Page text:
By Emily Furia, business network writer
Brent Hugh couldn’t quite believe what he was seeing.
The executive director of the Missouri Bicycle and Pedestrian Federation was looking at the Strava heat map for Louisiana, Missouri, a town of about 3,200 people on the Mississippi River. To cross the river into Illinois, bicyclists must ride over the 88-year-old Champ Clark Bridge, a 20-foot-wide, five-truss span with no shoulders. After driving over the structure, a reporter from the Boone County Journal in Illinois described it as “so painfully narrow, you squeeze your shoulders together and hold your breath as you slowly inch your way over it.” And it was glowing.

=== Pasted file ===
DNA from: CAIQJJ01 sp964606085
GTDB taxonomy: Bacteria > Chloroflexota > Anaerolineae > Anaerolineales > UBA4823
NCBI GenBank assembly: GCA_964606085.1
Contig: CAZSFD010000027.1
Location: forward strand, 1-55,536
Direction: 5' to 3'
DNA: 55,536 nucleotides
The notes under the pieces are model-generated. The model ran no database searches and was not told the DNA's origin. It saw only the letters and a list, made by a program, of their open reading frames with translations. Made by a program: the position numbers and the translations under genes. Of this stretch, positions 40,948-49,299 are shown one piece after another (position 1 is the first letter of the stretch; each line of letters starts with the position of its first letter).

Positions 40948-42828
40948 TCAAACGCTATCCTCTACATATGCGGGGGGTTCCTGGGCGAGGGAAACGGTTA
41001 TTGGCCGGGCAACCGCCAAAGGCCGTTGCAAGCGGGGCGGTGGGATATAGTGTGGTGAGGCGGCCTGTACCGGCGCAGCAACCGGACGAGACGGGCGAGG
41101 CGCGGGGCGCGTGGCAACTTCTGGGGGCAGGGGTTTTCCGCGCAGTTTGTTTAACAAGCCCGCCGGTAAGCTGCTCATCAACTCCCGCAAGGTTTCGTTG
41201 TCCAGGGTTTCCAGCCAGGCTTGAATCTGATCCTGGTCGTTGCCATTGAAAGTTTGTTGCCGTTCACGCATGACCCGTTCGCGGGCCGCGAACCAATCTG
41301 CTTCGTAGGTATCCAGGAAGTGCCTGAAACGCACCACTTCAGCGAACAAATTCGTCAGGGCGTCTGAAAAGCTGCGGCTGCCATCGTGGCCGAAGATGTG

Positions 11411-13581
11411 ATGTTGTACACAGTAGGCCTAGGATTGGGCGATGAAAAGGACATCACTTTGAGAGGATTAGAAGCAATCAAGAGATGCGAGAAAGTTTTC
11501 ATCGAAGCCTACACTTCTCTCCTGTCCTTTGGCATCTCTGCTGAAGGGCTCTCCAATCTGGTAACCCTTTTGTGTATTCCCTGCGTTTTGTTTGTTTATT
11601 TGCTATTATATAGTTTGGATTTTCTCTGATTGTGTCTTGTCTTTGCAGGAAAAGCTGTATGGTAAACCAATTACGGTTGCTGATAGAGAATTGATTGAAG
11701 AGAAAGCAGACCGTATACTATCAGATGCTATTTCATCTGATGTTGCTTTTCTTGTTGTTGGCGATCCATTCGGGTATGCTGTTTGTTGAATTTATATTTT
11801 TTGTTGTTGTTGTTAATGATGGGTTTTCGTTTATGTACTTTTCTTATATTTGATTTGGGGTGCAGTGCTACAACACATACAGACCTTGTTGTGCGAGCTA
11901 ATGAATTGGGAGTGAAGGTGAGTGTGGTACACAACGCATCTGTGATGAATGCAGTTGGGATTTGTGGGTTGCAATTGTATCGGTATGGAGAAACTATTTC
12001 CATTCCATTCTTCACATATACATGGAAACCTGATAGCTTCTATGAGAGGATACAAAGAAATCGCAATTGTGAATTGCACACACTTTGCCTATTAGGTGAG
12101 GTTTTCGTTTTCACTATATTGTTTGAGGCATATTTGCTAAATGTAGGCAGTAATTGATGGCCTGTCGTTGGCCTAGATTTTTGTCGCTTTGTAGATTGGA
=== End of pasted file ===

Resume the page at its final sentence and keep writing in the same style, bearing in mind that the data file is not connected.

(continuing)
“I was astonished,” Hugh said. “You would not believe the number of people who bicycle across that bridge.”
The bridge’s replacement, which will have two 10-foot shoulders, will likely attract even more riders when it opens next November. “It’s going to be a huge improvement for bicycle access,” Hugh says.
A bicycle rider’s dream
The new Champ Clark (see map, 1) is just one of many bicycle-related projects that could transform the riding scene in Northern Missouri. In many respects, the region is a bicycle rider’s dream. Shaped by glaciers during the Ice Age, the terrain is gently rolling, much less rugged and more human scale than the Ozark Mountains to the south. The area is mostly rural, with miles of low-traffic paved roads connecting small, friendly towns through vast stretches of farmland. “It has a huge potential for bicycle tourism,” Hugh says.